At its April 8 meeting the Escondido City Council adopted a measure that temporary suspends evictions for commercial and residential tenants who are unable to pay their rent due to the coronavirus.
City Attorney Michael McGuinness, presenting a report on the city’s options to the council, remarked, “This is clearly an issue on the minds of many of our residents.”
McGuinness said the city has the power to take such an action due to City Manager Jeff Epp’s March declared local emergency on March 18 and the city’s police powers under such a declaration. Such an action, related to the health and welfare of community members may be taken to protect life and property, but if there is a “taking” involved under the U.S. Constitution’s 5th Amendment, there would need to be compensation paid.
What that means in practical terms is that while the city can temporarily ban evictions that result from tenants not having enough money to pay rent during the coronavirus that it can only postpone that rent for a time—it can’t make the debt go away. It must still be paid eventually. “It does not relieve tenants of the obligation to pay the rent,” emphasized the City Attorney.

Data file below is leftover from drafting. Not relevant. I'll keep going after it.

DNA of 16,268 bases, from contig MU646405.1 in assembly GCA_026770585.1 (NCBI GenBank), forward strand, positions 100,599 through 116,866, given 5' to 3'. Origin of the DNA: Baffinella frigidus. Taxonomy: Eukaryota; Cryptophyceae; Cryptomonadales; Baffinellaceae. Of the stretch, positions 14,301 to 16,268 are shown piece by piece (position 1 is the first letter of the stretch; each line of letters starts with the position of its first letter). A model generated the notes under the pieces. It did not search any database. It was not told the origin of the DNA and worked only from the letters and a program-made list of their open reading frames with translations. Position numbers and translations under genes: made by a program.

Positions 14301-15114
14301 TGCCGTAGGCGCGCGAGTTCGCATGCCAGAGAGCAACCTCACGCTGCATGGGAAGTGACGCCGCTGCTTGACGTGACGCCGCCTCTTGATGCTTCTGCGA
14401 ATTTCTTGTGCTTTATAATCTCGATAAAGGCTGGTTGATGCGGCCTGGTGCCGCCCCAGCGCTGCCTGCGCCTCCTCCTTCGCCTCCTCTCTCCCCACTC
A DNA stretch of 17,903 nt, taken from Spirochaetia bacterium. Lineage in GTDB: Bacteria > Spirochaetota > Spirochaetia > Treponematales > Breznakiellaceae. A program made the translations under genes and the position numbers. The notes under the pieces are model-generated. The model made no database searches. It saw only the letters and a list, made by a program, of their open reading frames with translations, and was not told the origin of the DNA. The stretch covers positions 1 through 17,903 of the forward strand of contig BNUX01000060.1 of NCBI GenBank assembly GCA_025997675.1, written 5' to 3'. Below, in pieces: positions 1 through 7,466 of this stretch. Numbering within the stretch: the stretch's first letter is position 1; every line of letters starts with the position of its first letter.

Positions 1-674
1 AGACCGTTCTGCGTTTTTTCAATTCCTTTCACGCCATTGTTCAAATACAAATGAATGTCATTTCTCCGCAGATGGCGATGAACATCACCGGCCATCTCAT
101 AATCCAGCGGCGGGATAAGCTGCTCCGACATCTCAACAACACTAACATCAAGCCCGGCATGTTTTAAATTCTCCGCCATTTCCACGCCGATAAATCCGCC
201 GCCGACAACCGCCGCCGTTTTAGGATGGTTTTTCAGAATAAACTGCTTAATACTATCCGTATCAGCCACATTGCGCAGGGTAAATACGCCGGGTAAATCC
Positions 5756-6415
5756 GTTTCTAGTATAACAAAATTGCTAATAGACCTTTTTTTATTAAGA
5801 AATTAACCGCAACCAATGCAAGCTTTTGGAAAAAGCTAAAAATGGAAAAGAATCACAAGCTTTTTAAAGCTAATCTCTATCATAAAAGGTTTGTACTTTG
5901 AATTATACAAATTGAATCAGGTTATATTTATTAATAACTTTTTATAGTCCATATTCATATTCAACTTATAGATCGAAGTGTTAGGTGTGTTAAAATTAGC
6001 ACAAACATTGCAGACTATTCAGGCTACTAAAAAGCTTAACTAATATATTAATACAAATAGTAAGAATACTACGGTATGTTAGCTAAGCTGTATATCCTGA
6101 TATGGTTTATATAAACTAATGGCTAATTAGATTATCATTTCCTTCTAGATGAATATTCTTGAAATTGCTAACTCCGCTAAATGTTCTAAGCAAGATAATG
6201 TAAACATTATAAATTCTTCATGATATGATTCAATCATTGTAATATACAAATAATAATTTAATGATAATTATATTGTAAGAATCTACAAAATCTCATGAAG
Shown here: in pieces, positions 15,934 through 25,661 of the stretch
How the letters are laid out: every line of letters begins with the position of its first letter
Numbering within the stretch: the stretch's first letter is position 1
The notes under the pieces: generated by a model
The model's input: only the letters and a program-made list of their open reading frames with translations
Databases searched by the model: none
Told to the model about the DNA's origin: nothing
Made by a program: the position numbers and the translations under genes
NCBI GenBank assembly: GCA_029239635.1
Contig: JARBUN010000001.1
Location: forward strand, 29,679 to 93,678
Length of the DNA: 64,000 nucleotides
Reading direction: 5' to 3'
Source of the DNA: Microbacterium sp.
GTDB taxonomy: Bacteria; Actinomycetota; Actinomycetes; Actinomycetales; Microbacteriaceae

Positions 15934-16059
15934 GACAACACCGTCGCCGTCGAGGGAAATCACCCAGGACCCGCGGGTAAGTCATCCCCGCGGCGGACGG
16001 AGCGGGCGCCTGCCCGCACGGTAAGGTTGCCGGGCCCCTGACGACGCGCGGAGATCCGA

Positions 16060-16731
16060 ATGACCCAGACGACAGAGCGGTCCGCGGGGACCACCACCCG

Due to the emergency in effect it would be illegal for a landlord to evict someone in order to rent it to someone else at a higher rent.
Under Governor Gavin Newsom’s emergency executive order the Courts are currently not setting trial dates for carrying out eviction orders and won’t for 60 days. The suspension is only good until May 31 or until the governor lifts the emergency.
The ordinance is good from March 16, 2020, but only if the tenant has provided notice to the landlord that the failure to pay the rent is related to COVID-19 and provides documentation. It does not protect a tenant who doesn’t provide documentation, or whose reasons for not paying the rent are unrelated to the outbreak.
Legitimate causes of withholding rent might be a decrease in household income, medical expense and stay-at-home orders.
According to one study a historic number of Americans are unable to afford their rent and mortgage payments in April. Across the U.S. 13% of renters paid only part of their April rent bill, while another 12% made no payment at all. A similar percentage of homeowners were delinquent on their mortgage obligations.
1 in nine renters had their landlord or management company proactively lower their April rent.
You can find the full text of the eviction ordinance here: